This is bull. If my non-pregnant colleagues had the same symptoms I did, they would definitely go see a doctor, perhaps even take a few days of medical leave, and most of them would be perfectly willing to explain to other colleagues that they were behind because they weren’t feeling well. They would certainly tell a colleague they missed a faculty meeting because they had surgery.

This is not just academic. I know of a colleague who struggled with infertility (which can also be a taboo subject) and missed a lot of department functions/meetings while dealing with testing and treatment for that issue. Her department did not strongly endorse her for tenure, and the tenure process turned into a mess. While of course there’s a lot more to the story, I think the fact that she was dealing with infertility instead of a different medical issue made it more difficult for her to get the time off of work and the empathy and understanding of her peers.

And its not just work colleagues. Over the past three and a half years, I’ve turned down countless social invitations and opportunities to have fun because I was too “morning sick” to go or I didn’t want to explain why I wasn’t drinking alcohol or I was too emotionally/physically exhausted from the miscarriages themselves. In many cases, people have just stopped inviting me because I never say yes, and I don’t blame them. I’ve also heard more than a few stories of women who went to great lengths to hide the fact that they weren’t drinking due to pregnancy; one friend would fill up an empty beer can with water and carry it around for an entire party. Can I just say that THIS IS INSANE? I – we — should be able to explain to social acquaintances and potential new friends that we are sick and/or pregnant and provide some context for our absences or behaviors.

Why are miscarriages and infertility such a verboten subject? Many reasons, of course. It probably ties into our society’s general ambiguity about the human status of a fetus throughout pregnancy. I think it mostly ties into the fact that for almost all of human history, women who couldn’t (or chose not to) have babies were third-class (or worse) citizens. Women were supposed to have babies, and if they couldn’t, it was due to an inherent flaw in their womanhood. While most of us would acknowledge that this is complete crap, that narrative persists in our collective inability to discuss miscarriage and infertility.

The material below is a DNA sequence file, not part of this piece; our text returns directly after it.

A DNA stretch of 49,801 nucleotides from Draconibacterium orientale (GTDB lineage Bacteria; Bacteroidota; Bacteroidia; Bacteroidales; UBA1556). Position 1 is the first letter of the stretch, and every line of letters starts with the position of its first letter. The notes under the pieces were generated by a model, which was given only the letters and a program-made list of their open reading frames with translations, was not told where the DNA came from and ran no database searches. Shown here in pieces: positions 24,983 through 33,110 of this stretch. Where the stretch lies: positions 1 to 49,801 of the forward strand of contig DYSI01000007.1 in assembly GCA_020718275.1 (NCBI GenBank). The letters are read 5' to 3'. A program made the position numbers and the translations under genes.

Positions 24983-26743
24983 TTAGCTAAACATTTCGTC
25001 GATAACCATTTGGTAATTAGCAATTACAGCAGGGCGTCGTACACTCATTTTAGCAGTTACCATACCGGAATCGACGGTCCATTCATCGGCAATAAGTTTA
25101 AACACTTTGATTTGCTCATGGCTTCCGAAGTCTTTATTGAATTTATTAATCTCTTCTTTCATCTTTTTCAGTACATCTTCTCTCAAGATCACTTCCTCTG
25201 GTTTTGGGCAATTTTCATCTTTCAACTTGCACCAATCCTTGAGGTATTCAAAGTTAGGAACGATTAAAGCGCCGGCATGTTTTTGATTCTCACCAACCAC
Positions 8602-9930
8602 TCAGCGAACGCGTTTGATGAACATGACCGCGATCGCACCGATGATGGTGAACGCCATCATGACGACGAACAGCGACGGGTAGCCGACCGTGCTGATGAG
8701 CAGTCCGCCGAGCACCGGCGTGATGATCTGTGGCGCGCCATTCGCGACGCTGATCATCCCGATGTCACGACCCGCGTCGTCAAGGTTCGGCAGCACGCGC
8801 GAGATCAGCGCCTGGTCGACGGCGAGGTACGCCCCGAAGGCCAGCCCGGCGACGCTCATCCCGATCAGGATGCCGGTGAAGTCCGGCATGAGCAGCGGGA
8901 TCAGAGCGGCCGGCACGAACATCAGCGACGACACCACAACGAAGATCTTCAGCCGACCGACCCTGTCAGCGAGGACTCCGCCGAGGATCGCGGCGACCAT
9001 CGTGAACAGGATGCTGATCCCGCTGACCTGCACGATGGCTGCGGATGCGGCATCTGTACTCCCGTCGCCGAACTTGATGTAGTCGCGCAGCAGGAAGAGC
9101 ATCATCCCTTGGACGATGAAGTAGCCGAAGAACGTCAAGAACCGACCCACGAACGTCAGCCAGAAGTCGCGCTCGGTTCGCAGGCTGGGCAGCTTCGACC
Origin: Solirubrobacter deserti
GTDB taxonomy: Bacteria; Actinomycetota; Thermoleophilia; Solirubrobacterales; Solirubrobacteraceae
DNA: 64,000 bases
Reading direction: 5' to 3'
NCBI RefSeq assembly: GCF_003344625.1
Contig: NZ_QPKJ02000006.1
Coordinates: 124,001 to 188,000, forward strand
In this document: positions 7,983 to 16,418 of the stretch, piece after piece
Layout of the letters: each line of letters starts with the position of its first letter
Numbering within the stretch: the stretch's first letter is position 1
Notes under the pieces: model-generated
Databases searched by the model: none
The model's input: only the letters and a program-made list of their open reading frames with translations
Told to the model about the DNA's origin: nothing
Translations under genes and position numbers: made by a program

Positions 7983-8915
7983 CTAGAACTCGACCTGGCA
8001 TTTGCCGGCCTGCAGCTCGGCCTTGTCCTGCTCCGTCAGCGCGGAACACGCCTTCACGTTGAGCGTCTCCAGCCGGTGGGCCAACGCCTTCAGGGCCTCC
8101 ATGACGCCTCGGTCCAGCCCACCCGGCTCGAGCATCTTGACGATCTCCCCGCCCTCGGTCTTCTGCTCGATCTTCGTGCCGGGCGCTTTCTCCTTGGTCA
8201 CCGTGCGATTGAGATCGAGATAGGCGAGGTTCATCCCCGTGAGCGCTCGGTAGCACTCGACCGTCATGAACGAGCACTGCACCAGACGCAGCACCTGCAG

It’s certainly not uncommon; unfortunately about 50% of conceptions end in miscarriage. To me as a scientist, it’s amazing that something as complicated as human development works out at all. (Of course, if it didn’t, we wouldn’t be here.) According to the US Department of Human Health and Human Services, about 10% of women struggle with infertility.

The statistics on miscarriage and infertility especially suck for academics. As discussed elsewhere, we often have to make difficult choices about when to try to have children, if we want them. Many folks (including me) decide to postpone until we get a tenure-track job (typically late 20’s, early 30’s) or get tenure (typically mid-to-late 30’s and beyond). This puts us at greater risk for miscarriages and infertility issues, and it also puts an increased pressure to keep trying NOW despite the emotional and physical toll of dealing with these medical problems.

So, what can I (we) do? I think that if I do have another pregnancy, and I have medical symptoms, I am going to openly tell colleagues early in the first trimester. It may make them a bit uncomfortable, and it will be difficult if I have to tell them that I miscarried again, but I think it beats the alternative, which is worrying that I might have a problem with tenure because of it. It also means that I can finally explain to people why I’m turning down social invitations, and say that I’d sure like to be invited again in about three months.

In general, I think women (and their partners) should be more willing to talk about our miscarriages/infertility and the way it affects our lives. By talking about it, we can make sure that women who experience these issues get the support they need instead of falling behind. Miscarriage or infertility is not something to be ashamed of, and it certainly shouldn’t hurt a person’s career.

So what do you think? What would you do? Tell early so people understand your medical conditions? Or not let them know because it is really none of their business. It is a tough call, but one we all have to make. Comment or post here. To get an email every time I post, push the +Follow button.

Daily Choices

GoodSenseCorsetWaists1886page153I read an interesting article from another science blogger, Rigoberto Hernandez, on his blog EveryWhereChemistry. He had a recent interesting blog entry about what to spend your time on daily, where he compared the choices to Horcruxes and Hallows. Please go to read it. But, it got me to thinking about the different types of tasks we have presented to us daily, and the choices we make. The specific tasks depend on what level you are at, but the fact that you have to make the choices never changes.

Graduate School: In graduate school the choices should be easier, but they still exist. Should you attend that friend’s defense, or work on your paper? Should you take more data today, or analyze the data you already got, but aren’t sure if it worked? Should you spend a few months learning how to program to make your data analysis automated, or should you analyze it by hand to get it out faster, and will it really be faster?